You don’t have to be an avid collector, or even a shopper, to end up with a house full of clutter. After the holidays, most of us have far more new things than we need, and it can feel like a time to think about the benefits of decluttering your life.

If you’ve started decluttering follow the “equal in – equal out” rule: for every new pair of shoes, saucepan or book that comes into the house, one has to go out. This is one of those proactive decluttering tips and will minimize your clutter in the long run.

Here’s a twist: Consider downsizing before the holidays. Holiday downsizing makes space for incoming items, and for guests. Clearing out and rotating old items can help you refresh your decorating. Plus, if you donate quality items before the gift-giving season, they help stock holiday shelves in second-hand stores.

Whether you tackle just a medicine cabinet, one room in your home, or an entire house, you can reap the benefits of being clutter-free. To get started, grab some items and ask yourself these three key questions.

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1. Do I Love It?

One popular de-cluttering guide recommends holding each item, then getting rid of it if it doesn’t bring you “joy.” The joke, of course, is that you can throw away all your bills and cleaning supplies.

I don’t say all of your items need to bring you joy. But they should have an important purpose, and you should feel really good about using the item for that purpose. An umbrella might not bring you joy, but you should have the one that folds and unfolds smoothly – not the half a dozen that are rickety, bent or not very portable.

If you don’t love the item for its purpose, even if it’s just because it’s not pretty, then that’s an item you should probably toss.

2. Does it Fit and Work?

If clothing doesn’t fit you comfortably and look great, then don’t keep giving it space in your life. This rule applies to other items as well. A nonstick skillet that’s losing its coating doesn’t really “work” anymore the way it was designed to. Towels with shredded edges, damaged furniture, a suitcase with a broken zipper – all candidates for getting rid of. 

  • Those shoes that you’ve been meaning to have stretched? Either do it or get rid of them.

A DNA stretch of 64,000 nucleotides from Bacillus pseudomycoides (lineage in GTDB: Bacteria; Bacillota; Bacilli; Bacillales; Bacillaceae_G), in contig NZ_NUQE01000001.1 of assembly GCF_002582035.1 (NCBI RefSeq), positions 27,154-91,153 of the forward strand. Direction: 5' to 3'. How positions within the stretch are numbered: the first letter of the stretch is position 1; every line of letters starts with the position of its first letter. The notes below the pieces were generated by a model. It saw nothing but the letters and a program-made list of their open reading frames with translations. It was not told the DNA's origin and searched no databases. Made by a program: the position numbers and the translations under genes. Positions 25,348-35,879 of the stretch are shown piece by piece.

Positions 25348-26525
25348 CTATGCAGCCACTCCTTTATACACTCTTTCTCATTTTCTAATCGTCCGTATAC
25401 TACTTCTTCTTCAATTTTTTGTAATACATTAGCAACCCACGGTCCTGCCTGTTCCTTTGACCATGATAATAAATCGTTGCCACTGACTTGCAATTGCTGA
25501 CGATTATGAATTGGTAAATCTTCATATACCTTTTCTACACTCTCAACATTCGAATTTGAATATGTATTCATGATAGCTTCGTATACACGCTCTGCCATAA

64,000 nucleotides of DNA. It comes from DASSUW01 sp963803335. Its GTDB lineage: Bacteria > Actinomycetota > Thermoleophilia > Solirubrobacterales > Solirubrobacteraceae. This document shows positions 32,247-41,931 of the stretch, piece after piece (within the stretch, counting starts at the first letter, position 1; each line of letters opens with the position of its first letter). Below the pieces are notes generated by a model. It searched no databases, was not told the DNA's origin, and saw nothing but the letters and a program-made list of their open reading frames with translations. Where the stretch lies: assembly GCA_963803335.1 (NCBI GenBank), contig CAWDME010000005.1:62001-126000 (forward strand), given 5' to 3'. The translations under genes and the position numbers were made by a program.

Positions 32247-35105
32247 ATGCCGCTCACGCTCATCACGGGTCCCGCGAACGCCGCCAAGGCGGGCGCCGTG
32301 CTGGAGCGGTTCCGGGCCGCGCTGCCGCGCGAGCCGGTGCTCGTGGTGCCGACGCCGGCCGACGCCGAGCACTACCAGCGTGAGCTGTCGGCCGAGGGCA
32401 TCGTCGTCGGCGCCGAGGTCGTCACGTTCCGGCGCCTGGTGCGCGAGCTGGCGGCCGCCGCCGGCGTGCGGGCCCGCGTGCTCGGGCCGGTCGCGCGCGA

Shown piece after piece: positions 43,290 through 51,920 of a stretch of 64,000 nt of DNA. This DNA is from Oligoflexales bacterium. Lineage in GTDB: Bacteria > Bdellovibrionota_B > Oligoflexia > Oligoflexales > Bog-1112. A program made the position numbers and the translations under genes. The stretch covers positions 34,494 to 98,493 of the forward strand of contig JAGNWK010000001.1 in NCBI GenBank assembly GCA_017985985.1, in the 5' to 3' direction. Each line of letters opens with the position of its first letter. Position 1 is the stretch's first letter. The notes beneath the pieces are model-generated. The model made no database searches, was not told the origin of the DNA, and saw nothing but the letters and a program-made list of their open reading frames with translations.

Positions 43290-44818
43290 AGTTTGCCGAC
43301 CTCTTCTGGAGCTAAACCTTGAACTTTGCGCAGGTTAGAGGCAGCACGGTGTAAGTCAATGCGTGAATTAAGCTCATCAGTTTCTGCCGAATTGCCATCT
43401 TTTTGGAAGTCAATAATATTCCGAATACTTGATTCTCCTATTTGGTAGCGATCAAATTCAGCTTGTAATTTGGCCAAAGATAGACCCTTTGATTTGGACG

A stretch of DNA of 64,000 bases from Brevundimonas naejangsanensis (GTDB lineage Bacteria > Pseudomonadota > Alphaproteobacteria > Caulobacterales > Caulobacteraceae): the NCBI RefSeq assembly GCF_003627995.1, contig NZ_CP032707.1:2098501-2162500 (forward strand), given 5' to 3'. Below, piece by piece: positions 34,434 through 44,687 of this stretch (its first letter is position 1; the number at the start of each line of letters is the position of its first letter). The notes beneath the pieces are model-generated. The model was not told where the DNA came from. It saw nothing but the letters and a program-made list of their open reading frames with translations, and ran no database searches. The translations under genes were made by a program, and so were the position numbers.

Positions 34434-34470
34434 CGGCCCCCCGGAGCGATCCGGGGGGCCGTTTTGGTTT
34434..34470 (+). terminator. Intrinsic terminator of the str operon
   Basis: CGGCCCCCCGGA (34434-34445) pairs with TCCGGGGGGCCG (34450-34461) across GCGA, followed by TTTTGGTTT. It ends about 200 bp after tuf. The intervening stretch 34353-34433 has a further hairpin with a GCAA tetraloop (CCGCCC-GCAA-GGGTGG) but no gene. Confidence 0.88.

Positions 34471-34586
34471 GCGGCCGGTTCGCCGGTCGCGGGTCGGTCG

• The pants you know you’ll fit back into one day? Forget about it. When you do lose that weight, those pants will probably be out of style anyway. 

One of the benefits of downsizing worn items is that your house immediately looks refreshed. So whether you are decluttering your living room, home office, or kitchen counters, ask yourself “does it fit and work”?

3. Have I Used It in the Past Year?

One trick I learned is to turn all the hangers backward in your closet on New Year’s Day, then turn them forward when you wear the item. The following year, if any hangers are still turned backward, you know you haven’t worn that item and it can go. 

Clothing ages quickly. Although styles to tend to come back around, that takes a few decades, and the vintage “look” is usually updated so that true vintage isn’t quite right. Ask yourself if you really have the storage space to wait it out.

Kitchen gadgets really tend to pile up. If you want to declutter your kitchen check to see if you are really using all those cool peelers, scrapers, and other specialty equipment. If you haven’t used that gadget in the past year it probably doesn’t belong. After all, professional chefs rely on only a handful of sharp knives and skillets to create most dishes.

Ready to Declutter Your Home?

If you can answer “No” to any of these questions for your items, then just know that you are in the storage business. You are paying, month after month, for climate-controlled storage of things that you don’t like and aren’t using. Clear out the storage unit that’s also serving as your living space, and make space for new things in life. 

 

Clean-Out Using a 4 Pile Sort Method